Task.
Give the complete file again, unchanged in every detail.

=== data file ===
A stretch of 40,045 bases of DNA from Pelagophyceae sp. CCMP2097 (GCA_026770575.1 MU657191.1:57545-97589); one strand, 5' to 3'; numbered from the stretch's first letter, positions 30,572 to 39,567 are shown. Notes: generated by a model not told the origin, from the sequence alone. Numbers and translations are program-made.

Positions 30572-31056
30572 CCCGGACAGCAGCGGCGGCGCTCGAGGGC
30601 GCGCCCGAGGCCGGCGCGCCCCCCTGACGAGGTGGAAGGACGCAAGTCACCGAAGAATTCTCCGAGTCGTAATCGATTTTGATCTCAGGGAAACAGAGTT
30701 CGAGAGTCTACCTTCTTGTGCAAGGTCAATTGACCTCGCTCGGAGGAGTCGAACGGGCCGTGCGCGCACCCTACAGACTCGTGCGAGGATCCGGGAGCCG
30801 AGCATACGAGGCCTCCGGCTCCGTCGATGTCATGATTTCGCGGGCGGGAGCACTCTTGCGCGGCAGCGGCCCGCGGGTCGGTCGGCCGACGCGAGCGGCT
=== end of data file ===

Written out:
A stretch of 40,045 bases of DNA from Pelagophyceae sp. CCMP2097 (GCA_026770575.1 MU657191.1:57545-97589); one strand, 5' to 3'; numbered from the stretch's first letter, positions 30,572 to 39,567 are shown. Notes: generated by a model not told the origin, from the sequence alone. Numbers and translations are program-made.

Positions 30572-31056
30572 CCCGGACAGCAGCGGCGGCGCTCGAGGGC
30601 GCGCCCGAGGCCGGCGCGCCCCCCTGACGAGGTGGAAGGACGCAAGTCACCGAAGAATTCTCCGAGTCGTAATCGATTTTGATCTCAGGGAAACAGAGTT
30701 CGAGAGTCTACCTTCTTGTGCAAGGTCAATTGACCTCGCTCGGAGGAGTCGAACGGGCCGTGCGCGCACCCTACAGACTCGTGCGAGGATCCGGGAGCCG
30801 AGCATACGAGGCCTCCGGCTCCGTCGATGTCATGATTTCGCGGGCGGGAGCACTCTTGCGCGGCAGCGGCCCGCGGGTCGGTCGGCCGACGCGAGCGGCT